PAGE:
According to surprising new polling, the world isn’t yet fully on board with Star Trek’s Prime Directive approach of non-interference with potential future alien encounters.
Americans not sure about Star Trek’s Prime Directive
The subject of exploring new worlds and new civilizations has become more topical, especially following NASA’s recent announcement that they had discovered seven Earth-sized planets in the habitable zone around the star Trappist-1, about 40 light years from Earth. And last summer an Earth-sized planet was discovered orbiting in the habitable zone of our nearest stellar neighbor Proxima Centauri, a mere 4 light years away.
All this talk of new planets garnered the interest of the international polling firm YouGov – who conduct scientific surveys for media outlets like The Economist as well as major corporations and non-profits – to find out how people view the possibility of alien life. Their first round of polling showed a plurality of Americans (40%) believed that some form of alien life existed on these recently discovered planets, but there seemed to be no consensus on why humanity has yet to be contacted by any advanced civilization.
This was followed up with a new round of polling that YouGov has just supplied to TrekMovie regarding how Americans felt about how future human explorers should treat less advanced civilizations. It turns out that Star Trek’s much vaunted “Prime Directive” of non-interference did not come out on top. More Americans (34%) believe we should make contact with these aliens and do what we can to help them, with 29% feeling we should apply Starfleet General Order #1 and simply leave them alone. Much less popular were the more aggressive approaches, with 5% approving of what you might call the Cardassian philosophy of enslaving the aliens, and even less popular was the idea of extermination, with only 3% backing this more Klingon view. See below for the full question and results.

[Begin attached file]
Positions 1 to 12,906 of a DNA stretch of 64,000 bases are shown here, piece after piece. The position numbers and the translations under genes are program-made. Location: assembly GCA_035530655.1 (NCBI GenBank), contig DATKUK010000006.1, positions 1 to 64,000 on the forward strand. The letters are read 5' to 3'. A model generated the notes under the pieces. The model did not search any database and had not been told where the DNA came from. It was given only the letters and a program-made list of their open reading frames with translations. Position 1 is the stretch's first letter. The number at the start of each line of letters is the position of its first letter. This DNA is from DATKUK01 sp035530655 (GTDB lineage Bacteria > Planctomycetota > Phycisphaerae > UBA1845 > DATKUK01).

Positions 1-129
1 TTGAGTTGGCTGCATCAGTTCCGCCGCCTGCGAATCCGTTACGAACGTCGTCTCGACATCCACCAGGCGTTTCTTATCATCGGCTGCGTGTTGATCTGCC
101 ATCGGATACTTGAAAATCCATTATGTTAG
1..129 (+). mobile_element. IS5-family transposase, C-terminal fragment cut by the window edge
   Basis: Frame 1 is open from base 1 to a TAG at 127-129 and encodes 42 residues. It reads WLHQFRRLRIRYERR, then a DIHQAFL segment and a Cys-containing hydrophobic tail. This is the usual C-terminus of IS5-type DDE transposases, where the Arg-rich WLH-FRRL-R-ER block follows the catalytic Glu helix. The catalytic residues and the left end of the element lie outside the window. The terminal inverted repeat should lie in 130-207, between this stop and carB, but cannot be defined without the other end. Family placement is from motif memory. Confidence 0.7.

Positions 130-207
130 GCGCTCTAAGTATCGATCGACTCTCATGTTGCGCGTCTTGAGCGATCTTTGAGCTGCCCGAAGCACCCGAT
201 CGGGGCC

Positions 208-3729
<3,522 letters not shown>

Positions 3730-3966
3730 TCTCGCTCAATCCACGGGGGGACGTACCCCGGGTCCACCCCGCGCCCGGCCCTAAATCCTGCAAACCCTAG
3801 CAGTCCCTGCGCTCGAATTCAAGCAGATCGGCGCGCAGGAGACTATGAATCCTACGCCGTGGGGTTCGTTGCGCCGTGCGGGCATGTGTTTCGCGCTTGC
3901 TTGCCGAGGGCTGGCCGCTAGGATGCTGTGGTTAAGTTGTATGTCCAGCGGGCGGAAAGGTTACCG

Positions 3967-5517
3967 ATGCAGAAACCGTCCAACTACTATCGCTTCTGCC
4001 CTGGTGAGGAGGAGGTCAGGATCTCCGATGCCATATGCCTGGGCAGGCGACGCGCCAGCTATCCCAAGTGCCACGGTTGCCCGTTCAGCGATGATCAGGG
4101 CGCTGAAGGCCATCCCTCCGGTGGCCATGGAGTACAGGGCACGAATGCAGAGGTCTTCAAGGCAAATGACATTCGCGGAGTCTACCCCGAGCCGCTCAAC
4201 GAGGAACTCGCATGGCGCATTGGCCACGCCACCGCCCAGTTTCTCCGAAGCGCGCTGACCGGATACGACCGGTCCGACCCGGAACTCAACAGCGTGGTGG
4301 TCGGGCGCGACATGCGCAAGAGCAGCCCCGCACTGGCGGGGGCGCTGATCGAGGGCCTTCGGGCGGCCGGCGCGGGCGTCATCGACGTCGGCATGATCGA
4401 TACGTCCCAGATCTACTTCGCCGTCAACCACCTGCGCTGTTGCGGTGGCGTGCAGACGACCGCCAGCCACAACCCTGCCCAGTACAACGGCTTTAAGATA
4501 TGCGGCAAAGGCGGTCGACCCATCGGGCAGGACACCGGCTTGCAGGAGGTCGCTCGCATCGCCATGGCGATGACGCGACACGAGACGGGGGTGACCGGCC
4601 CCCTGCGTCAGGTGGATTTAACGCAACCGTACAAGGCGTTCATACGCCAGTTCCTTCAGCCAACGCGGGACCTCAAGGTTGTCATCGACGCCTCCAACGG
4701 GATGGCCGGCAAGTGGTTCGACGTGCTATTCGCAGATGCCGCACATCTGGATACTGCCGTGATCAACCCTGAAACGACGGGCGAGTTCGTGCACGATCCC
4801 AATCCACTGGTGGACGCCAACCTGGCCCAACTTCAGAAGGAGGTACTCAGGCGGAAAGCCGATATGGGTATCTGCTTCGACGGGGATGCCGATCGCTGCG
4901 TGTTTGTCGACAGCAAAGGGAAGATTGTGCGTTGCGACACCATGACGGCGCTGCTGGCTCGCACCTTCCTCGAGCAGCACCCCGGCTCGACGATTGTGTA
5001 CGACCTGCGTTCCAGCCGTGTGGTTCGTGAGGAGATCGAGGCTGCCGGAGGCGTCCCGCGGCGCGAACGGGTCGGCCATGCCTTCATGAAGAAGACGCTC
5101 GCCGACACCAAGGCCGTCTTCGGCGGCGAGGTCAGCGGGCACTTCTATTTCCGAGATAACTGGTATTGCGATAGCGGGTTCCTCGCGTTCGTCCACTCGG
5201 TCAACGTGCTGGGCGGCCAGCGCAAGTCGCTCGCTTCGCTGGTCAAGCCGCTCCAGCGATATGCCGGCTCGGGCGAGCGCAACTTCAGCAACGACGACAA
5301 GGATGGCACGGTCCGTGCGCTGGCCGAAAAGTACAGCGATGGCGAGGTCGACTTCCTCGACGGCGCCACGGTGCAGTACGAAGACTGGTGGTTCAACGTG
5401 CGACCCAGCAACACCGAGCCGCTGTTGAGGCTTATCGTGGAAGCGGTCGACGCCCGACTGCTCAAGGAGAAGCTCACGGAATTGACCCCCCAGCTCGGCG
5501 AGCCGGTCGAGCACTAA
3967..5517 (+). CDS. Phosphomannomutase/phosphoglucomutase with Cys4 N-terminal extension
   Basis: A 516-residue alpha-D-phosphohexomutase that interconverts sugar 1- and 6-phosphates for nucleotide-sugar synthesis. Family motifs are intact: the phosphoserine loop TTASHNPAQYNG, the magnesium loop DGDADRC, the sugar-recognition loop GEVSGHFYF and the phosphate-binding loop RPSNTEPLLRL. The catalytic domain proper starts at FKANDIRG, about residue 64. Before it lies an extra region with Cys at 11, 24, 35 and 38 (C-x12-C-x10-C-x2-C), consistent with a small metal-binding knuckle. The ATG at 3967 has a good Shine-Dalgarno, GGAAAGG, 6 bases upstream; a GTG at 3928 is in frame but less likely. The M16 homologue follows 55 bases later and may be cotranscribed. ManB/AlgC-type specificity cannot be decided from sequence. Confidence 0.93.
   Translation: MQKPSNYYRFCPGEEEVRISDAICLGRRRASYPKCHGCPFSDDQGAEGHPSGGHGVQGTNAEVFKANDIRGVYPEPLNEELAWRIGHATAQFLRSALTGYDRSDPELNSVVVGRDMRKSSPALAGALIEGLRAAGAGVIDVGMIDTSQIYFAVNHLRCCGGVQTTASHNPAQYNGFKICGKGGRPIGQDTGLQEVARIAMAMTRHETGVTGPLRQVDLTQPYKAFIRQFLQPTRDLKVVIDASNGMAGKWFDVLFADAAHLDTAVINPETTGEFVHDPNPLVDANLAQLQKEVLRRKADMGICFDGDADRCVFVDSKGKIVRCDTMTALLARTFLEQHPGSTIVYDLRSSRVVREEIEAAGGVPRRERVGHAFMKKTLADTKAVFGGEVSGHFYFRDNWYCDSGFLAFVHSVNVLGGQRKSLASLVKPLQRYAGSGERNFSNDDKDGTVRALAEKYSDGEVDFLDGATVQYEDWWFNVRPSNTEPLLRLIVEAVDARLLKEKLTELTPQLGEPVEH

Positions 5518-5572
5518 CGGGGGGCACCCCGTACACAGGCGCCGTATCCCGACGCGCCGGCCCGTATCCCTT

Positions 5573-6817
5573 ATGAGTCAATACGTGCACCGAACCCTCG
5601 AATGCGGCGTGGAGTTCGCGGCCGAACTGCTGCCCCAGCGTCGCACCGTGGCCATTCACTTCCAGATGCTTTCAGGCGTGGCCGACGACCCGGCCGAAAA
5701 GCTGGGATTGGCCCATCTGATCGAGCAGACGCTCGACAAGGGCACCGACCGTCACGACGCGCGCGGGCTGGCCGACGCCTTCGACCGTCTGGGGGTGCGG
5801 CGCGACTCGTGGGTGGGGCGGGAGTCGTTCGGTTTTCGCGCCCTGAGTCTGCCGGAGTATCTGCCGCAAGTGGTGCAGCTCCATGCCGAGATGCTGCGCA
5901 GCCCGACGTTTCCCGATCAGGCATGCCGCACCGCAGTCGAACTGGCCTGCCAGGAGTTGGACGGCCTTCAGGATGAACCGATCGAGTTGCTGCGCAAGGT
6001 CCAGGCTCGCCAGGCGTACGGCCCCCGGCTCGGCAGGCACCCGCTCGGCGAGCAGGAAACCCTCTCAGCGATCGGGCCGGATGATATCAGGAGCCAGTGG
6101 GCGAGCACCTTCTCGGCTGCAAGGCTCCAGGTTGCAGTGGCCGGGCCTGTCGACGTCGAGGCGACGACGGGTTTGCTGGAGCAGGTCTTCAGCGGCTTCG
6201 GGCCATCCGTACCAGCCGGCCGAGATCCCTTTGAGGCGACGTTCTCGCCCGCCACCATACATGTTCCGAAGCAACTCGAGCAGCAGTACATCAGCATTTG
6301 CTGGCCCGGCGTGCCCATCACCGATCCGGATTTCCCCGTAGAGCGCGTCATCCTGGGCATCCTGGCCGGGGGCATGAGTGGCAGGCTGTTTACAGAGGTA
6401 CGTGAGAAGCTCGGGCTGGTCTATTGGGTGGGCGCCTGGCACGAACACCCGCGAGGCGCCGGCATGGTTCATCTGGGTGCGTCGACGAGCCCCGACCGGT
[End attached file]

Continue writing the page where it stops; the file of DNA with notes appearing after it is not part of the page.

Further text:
YouGov conducted the same poll with people in the UK and the results were slightly different. The British public is more amenable to the Prime Directive approach, which came out on top with 37% support, with 36% backing benign interference. The two more aggressive approaches (enslavement and extermination) only received a combined 3% support.
It is striking that less than 40% of Americans and Brits back the the idea of the Prime Directive. While Star Trek has shown that in the future there were some critics to this approach of non-interference, and while certainly there were periodic violations, the rule was generally taken very seriously. It may be that this was only due to learning the dangers of getting involved before a civilization is ready to travel the stars.
Even with the best of intentions there can always be unforeseen consequences, possibly resulting in a Gangster Planet or even Space Nazis. And this isn’t isolated to Star Trek’s Prime timeline; we saw the new crew of the USS Enterprise inadvertently destroy/create a religion after saving a species from extinction in Star Trek Into Darkness.
Keep up with all the Star Trek in the zeitgeist here at TrekMovie.com.